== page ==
Honk for Jesus. Save Your Soul" exhibits the strain of the magnification process -- as premises go, feeling a little light in terms of the collection plate.

The central performances, however, make this dark satire awkwardly watchable, with Sterling K. Brown and Regina Hall as the disgraced pastor and his wife desperately plotting a comeback.

Pastor Childs, are the allegations true?" Brown's Pastor Lee-Curtis Childs is asked near the outset, while leaving the specifics of the scandal purposefully vague for much of the movie.

Eventually, amid references to "the settlement" paid out to those wrong, they resort to roadside preaching, an indication of how far the mighty have fallen.

The details are actually relatively insignificant, as the relentlessly upbeat pastor and his wife Trinitie (Hall) work to rebuild their Atlanta megachurch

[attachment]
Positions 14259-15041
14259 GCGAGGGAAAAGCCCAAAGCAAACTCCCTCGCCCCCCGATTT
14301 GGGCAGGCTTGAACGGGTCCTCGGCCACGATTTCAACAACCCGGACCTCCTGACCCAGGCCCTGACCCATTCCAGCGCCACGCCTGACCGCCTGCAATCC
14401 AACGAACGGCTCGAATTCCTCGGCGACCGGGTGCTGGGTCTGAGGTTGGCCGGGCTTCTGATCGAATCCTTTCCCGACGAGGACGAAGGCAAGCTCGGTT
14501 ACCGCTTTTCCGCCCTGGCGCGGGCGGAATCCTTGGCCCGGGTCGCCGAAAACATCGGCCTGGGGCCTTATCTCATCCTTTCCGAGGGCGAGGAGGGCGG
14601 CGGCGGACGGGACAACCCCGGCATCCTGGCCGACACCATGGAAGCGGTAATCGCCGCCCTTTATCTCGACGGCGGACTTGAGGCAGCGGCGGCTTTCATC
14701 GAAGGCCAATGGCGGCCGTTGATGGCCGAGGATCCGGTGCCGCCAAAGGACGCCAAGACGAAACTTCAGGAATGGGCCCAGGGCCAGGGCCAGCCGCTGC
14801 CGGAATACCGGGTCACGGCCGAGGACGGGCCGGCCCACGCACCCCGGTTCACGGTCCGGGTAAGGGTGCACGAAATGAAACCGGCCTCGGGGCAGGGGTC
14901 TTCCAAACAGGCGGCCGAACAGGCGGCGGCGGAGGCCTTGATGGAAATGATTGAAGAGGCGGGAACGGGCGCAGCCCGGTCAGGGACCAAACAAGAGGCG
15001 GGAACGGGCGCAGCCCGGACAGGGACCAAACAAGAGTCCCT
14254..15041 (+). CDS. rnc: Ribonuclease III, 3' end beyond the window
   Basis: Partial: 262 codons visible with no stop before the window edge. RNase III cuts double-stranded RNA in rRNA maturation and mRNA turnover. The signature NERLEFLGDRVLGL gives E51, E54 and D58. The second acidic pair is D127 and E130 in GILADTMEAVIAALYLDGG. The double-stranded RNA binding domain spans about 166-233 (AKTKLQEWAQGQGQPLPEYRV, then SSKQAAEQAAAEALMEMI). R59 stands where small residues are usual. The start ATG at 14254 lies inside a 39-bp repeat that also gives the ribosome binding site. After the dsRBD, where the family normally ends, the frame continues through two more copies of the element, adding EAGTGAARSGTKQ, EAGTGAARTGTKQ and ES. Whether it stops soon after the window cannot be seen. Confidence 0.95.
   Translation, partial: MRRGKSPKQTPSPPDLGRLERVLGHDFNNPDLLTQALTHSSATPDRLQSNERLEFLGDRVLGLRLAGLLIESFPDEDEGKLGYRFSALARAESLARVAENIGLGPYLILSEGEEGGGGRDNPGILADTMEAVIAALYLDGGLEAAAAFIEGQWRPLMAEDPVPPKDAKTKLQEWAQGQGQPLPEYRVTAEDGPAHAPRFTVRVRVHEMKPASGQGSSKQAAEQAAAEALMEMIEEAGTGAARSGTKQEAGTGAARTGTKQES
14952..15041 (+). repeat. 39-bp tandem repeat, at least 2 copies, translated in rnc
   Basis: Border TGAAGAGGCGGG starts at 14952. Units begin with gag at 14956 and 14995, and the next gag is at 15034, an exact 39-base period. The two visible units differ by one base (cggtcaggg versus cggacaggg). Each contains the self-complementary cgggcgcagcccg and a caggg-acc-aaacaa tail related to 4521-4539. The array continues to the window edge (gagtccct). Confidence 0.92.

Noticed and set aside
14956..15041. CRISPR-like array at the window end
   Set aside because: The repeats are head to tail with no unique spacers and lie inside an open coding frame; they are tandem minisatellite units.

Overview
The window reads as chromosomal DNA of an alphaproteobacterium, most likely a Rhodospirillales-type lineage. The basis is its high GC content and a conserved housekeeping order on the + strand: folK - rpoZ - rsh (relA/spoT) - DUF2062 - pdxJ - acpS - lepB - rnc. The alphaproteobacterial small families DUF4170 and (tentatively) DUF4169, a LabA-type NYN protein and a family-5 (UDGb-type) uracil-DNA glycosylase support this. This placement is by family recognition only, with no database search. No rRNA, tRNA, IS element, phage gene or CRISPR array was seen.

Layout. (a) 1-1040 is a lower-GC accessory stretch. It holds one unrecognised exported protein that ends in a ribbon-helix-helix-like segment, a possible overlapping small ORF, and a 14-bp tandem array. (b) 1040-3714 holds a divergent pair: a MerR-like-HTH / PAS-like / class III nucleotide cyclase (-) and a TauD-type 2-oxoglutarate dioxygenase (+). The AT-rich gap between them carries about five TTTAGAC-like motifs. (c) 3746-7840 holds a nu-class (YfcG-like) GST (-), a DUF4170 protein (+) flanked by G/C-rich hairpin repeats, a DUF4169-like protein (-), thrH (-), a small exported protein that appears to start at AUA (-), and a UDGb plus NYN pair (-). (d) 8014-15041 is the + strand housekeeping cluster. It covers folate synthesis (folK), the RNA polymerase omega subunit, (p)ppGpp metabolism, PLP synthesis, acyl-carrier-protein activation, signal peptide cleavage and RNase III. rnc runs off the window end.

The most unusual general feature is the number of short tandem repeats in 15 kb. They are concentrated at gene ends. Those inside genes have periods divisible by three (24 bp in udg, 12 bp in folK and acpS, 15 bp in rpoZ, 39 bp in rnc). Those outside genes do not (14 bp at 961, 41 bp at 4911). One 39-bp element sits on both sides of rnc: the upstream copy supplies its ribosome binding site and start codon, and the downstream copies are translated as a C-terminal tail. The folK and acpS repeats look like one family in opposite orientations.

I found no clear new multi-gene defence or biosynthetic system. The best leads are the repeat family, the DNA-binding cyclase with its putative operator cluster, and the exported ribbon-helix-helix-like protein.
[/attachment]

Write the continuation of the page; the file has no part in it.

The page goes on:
That device represents the kind of thing that student filmmakers use, and writer-director Adamma Ebo -- who produced the film along with her twin sister Adanne, the stars,

While "Honk for Jesus" isn't a perfect movie, give it praise for at least being an interesting one. "Honk for Jesus. Save Your Soul" premieres Sept. 2 in US theaters and on Peacock. It's rated R.

Having made its debut at the Sundance Film Festival, "Honk for Jesus" obviously has commentary about the transactional nature of certain religious outfits baked into the concept